4. Application of the Privacy Shield to processors established in the U.S.
DoC confirms that when examining a request for self-certification submitted by a company under the Privacy Shield, it does not differentiate between controllers and processors. The report calls on U.S. authorities to provide additional public guidance concerning the application of the Privacy Shield to processors and to distinguish more clearly processors from controllers in reviewing certification applications.
5. Automated-decision making/Profiling
While the findings gathered during the Joint Review seem to indicate that none of the data transferred under the Privacy Shield are processed through automated decision-making systems, the Working Party questions the accuracy of these assertions. Therefore, the report calls upon the commission to contemplate the possibility to provide specific rules concerning automated decision making to provide sufficient safeguards.
6. Self-certification process and cooperation between U.S. authorities in the Privacy Shield mechanism
Finally, the report recommends that the DoC recertification process be adjusted in order to avoid any potential gap that may occur during either the certification or recertification process by developing a process where the public statements made by the organizations in their privacy policies are synchronized with the publication of the Privacy Shield last flagging the organizations’ certificate as active. When the certification has expired and the recertification process is not yet complete, an organization’s certification could be flagged as inactive on the Privacy Shield. In addition, the WP29 notes its regret that there is no proactive practice of searching for false claims of Privacy Shield certification and/or verification and the links made available to access their privacy policies, and recommends that DoC and the FTC focus their efforts to include such checks in their monitoring activity.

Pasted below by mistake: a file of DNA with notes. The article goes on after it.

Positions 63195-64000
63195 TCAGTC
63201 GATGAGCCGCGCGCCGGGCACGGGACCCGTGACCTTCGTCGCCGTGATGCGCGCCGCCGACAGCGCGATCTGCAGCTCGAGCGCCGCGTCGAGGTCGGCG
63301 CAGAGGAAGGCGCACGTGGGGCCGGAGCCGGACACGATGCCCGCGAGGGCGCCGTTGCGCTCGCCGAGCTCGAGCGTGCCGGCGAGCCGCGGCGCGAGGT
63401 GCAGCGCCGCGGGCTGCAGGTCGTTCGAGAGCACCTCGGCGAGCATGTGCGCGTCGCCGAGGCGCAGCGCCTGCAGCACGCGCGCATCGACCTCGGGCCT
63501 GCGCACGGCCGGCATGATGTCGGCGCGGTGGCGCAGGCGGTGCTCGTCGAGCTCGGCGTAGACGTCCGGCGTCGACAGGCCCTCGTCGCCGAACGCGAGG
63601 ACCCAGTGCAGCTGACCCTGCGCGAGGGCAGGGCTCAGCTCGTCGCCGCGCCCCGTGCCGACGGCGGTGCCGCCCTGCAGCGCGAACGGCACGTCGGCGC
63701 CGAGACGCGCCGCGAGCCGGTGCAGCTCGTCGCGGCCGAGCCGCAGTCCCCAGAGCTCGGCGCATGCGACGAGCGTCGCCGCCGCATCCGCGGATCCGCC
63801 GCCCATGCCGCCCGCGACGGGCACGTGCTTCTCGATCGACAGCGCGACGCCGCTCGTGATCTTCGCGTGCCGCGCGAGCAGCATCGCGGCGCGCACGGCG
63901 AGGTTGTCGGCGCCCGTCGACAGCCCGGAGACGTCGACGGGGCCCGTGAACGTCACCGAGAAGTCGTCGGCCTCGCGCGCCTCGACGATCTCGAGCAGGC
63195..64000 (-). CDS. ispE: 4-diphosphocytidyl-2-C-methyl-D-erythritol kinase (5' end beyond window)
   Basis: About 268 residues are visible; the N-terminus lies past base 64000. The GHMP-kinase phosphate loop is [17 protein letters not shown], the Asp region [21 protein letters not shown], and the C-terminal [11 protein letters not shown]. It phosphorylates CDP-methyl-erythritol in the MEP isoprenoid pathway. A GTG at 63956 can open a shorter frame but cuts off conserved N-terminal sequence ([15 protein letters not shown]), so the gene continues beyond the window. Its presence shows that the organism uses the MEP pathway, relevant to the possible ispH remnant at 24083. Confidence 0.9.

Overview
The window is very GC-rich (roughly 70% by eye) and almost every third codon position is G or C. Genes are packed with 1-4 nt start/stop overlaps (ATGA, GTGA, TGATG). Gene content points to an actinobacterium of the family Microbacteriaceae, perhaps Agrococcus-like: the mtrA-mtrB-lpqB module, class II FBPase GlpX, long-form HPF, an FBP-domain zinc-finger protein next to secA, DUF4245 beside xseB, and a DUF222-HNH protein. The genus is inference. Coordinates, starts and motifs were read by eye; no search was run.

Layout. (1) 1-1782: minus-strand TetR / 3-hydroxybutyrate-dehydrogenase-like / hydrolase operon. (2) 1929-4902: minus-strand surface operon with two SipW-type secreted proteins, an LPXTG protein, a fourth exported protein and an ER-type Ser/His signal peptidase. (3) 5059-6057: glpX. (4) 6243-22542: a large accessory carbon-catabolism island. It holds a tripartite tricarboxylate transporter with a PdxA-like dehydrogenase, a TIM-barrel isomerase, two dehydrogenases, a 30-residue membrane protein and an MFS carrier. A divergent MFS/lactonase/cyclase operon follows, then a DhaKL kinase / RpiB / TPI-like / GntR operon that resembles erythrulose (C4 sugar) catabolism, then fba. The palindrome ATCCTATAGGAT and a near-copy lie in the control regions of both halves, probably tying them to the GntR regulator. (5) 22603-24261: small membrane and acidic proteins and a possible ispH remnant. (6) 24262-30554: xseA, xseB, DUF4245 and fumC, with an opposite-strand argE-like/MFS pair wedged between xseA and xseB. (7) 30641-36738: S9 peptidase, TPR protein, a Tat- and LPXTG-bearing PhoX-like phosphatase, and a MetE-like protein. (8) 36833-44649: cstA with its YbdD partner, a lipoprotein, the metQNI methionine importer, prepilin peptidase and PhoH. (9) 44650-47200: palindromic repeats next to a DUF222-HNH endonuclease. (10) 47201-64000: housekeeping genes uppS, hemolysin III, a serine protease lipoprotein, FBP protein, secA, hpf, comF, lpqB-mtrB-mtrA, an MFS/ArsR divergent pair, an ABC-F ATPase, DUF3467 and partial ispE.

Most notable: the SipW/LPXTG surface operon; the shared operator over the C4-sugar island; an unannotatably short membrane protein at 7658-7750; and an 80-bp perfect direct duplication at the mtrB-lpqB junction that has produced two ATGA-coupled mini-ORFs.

Data for law enforcement and national security purposes
The report also addresses the derogations to the Privacy Shield that allow access to data for law enforcement and national security purposes, and it acknowledges certain efforts by the U.S. government to become more transparent, such as publishing decisions by the Foreign Intelligence Surveillance Court. In addition, the report acknowledges that surveillance law in the U.S. is evolving.
Nevertheless, the report, notes that concerns expressed in previous opinions have not been fully resolved. Specific concerns relating to the collection of data for national security purposes include the lack of comprehensive oversight of all surveillance programs and the lack of full redress for EU individuals. In addition, while the report notes that the WP29 welcomes the establishment of an Ombudsperson mechanism to redress EU individuals’ rights with regard to U.S. intelligence activities, concerns remain that there is no judicial review of the Ombudsperson’s decisions.
Privacy Shield is an important mechanism for transferring personal data to participating companies in the U.S. DoC has certified more than 2,400 companies and approximately 20 new companies apply for certification each week. We will continue to monitor developments in this area.